Subscribe to Blog via Email
May 2020 M T W T F S S « Mar 1 2 3 4 5 6 7 8 9 10 11 12 13 14 15 16 17 18 19 20 21 22 23 24 25 26 27 28 29 30 31
Analogy in third declension -ης nominals
If you’re blogging about language, and want a readership broader than two linguists to follow you, lexicon is easy to blog about: people get words. Grammar is harder to blog about: people get grammar only when they’ve been told they’re doing something wrong. And the operation of analogy on the declension of Ancient Greek—well, that’s an uphill sell at the best of times. Especially as convoluted as this is going to get. This… is going to lose people fast.
Still, I said I owe the Hattics more Ancient Greek, so here’s an observation of a well-known oddity in Ancient Greek declension, an obvious and wrong explanation for it, and some reasons why it might not be so wrong after all. I’m sure someone’s come up with it before—me, for example, in a presentation on analogy by Brian Joseph four years ago. But it’s a nice grammatical story. If you’re into that kind of thing.
Declensions: I’m going to have to start with sketching declensions, so bear with me for a while; the Classicists among you can start skimming. Ancient Greek has three declensions for its nominals, which make sense once you do internal reconstruction and follow it through. (The Roman and Byzantines started but didn’t follow through, which is why they thought they had fifty declensions. Once they saw Latin had it down to five, they revised it to ten. Greek grammar took a while to get straight.)
The first declension has stems ending in -ā-. The second declension has stems ending in -o-. The third declension doesn’t have a vowel ending; and when it does, it acts like it doesn’t. (I’m going to keep saying first declension and third declension here, so I’m going to abbreviate them to Decl1 and Decl3.)
With masculine nouns, there is an ambiguity. Masculine Decl1 nouns in Attic normally have their singular nominatives end in -/ɛːs/ (ης). There are masculine Decl3 nouns that also end in -/ɛːs/. But because the declensions are different, the other cases of the nouns are quite different.
Erm, I’ll use IPA for this, and Attic. θύτης “sacrificer” and αἱρησιτείχης “taker of cities”. The Greek-speakers and Classicists will be non-plussed, but come on, you already know how these are declined:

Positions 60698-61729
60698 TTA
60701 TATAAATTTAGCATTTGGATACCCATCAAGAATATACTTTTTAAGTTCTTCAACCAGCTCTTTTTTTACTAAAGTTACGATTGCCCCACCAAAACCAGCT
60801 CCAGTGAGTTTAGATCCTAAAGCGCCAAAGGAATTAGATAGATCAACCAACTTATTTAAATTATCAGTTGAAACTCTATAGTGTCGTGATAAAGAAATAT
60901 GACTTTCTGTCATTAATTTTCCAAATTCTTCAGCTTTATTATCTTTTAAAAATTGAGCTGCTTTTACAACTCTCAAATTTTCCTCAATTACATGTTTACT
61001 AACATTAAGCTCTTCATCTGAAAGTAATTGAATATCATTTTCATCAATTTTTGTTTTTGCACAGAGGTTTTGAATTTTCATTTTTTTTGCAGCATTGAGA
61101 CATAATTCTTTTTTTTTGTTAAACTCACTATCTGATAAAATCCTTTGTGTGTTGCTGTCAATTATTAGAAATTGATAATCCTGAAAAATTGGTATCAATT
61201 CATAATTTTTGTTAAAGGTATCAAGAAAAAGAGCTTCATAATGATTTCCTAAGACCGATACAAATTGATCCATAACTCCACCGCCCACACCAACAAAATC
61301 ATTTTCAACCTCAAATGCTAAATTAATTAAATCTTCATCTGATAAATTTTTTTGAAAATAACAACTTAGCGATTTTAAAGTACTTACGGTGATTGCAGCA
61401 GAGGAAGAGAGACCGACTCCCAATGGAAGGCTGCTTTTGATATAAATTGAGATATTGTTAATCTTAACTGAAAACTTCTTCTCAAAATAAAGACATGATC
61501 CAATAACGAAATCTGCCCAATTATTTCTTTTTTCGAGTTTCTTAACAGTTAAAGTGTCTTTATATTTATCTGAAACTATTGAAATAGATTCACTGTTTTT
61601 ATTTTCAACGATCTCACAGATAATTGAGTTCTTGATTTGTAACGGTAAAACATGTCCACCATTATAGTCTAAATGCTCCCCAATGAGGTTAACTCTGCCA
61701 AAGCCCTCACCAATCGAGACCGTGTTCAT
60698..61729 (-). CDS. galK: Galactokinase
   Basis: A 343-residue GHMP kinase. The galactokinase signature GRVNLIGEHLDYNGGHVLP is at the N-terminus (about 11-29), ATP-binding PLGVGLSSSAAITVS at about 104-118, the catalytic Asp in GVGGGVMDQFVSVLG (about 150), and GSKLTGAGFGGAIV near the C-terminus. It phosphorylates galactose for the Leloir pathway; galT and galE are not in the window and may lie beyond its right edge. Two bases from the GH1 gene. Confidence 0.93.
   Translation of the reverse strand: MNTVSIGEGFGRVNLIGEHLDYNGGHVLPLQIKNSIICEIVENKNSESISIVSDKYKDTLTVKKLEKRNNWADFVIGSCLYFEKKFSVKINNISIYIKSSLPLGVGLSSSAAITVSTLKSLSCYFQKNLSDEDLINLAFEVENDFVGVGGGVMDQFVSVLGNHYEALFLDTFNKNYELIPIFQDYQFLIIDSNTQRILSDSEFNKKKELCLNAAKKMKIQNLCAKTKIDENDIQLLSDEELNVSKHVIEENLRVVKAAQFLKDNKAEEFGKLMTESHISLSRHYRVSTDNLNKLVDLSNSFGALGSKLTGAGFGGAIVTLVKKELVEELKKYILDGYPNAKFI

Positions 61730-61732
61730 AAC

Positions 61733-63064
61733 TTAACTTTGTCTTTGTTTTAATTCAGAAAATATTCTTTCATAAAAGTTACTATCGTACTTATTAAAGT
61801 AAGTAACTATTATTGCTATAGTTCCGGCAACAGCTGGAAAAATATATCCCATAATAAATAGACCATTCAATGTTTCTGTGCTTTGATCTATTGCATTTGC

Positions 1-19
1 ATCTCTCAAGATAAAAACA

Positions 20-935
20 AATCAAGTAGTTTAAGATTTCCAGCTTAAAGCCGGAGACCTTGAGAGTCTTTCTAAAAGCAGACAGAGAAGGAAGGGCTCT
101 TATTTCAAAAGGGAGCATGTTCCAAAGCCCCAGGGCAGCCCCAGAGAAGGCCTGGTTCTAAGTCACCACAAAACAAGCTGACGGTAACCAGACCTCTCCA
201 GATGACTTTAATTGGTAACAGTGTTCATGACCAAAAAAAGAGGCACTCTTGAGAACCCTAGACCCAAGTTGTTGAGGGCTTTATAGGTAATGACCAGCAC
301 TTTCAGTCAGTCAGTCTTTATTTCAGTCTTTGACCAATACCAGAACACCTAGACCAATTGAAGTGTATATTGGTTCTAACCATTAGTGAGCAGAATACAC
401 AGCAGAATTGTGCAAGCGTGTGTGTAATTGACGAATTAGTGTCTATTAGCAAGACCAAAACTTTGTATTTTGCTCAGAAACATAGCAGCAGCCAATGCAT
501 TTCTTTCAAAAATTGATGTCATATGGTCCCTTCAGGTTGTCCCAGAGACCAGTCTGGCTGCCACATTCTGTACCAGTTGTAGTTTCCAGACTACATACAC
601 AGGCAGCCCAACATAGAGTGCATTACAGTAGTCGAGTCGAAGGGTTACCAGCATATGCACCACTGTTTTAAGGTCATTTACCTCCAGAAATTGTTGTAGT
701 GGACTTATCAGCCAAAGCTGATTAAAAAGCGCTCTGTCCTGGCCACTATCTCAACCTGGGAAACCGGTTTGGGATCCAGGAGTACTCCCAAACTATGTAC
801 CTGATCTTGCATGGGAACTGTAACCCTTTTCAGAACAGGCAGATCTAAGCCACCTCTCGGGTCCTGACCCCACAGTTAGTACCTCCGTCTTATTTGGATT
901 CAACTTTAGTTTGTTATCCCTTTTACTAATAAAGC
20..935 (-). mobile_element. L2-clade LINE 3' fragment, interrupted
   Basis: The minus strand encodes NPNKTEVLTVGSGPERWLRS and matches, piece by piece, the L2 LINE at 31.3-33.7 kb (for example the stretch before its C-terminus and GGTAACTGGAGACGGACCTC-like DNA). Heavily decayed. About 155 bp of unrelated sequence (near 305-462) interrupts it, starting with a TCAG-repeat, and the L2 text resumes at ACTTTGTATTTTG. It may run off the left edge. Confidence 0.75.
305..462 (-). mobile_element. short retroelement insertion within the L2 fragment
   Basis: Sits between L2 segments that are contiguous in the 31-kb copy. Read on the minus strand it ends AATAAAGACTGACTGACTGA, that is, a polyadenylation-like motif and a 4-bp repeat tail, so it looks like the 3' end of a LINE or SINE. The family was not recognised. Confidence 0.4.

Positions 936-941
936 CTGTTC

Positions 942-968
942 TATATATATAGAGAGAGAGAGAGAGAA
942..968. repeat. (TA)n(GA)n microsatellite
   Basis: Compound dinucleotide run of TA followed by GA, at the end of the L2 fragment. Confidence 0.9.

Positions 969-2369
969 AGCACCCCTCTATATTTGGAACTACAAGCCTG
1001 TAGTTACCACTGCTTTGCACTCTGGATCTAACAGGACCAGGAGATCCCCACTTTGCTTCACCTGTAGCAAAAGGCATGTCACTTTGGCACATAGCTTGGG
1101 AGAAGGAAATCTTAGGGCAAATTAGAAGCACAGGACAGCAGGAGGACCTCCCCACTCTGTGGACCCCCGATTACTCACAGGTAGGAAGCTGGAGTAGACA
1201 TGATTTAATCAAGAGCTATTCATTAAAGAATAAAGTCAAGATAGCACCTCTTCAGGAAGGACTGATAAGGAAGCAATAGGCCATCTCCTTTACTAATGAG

If you learn your noun paradigms the old fashioned way, you dutifully learned that there are Decl3 nouns in -ης, and the example you used was probably τριήρης “trireme”, and you got names like Ἀριστοφάνης and Εὐμένης mentioned for good measure.
You then learned your adjective paradigms, and you found that there are no Decl1 masculine adjectives, because Decl1 is used to mark feminine adjectives. But there are Decl3 adjectives, with their masculine and feminine in -ης (and their neuter in -ες). The adjectives in -ης decline just like αἱρησιτείχης does: ἠχώδης ἠχώδους ἠχώδει ɛːkʰɔ́ːdɛːs, ɛːkʰɔ́ːdoːs, ɛːkʰɔ́ːdei…. Well, that’s no big deal, there’s adjectives and nouns ending in -ος too: there was just one bunch of declensions to go around.
Decl3 Distribution: But if you look back critically at the examples you’re given of nouns in -ης, you’ll notice something odd about them. Let me see if I can show how. I’m going to go through the noun stems registered in the TLG lemmatiser that would end in -ης or -ος, and eliminate all post-classical stems. See what you notice:
|Proper names||Common nouns||Adjectives|
That should make you pause.
- In Decl2, adjectives to common nouns are 4:1, and proper to common nouns are 1.5:1.
- Decl1 nominals don’t get to be adjectives in the masculine, and are equally split between proper and common nouns
- Decl3 nominals in -ης are 138:1 adjectives to common nouns, and 16:1 proper to common nouns.
So -ης in Decl3 is overwhelmingly about adjectives. When it’s not about adjectives, it’s about proper names. And those proper names are descriptive compounds. Ἀριστοφάνης: “Excellent-looking”. Εὐμένης: “Good-minded”. Σωκράτης: “Healthy-strengthed”. When you look at the common nouns left, well, they’re also descriptive compunds. αἱρησιτείχης: “city-taking”. τριήρης: “three-fitted”. In fact, LSJ defines τριήρης “trireme” in terms that should not by now be a surprise: τριήρης (sc. ναῦς), ἡ “trimeme (namely ‘ship’), fem.” Sounds like a three-fitted ship. And indeed: -ήρης: “an Adj. termin.” Decl3 nouns in -ης? No such thing. Those are adjectives. Including the proper names. The handful of common nouns are just adjectives that get used as nouns.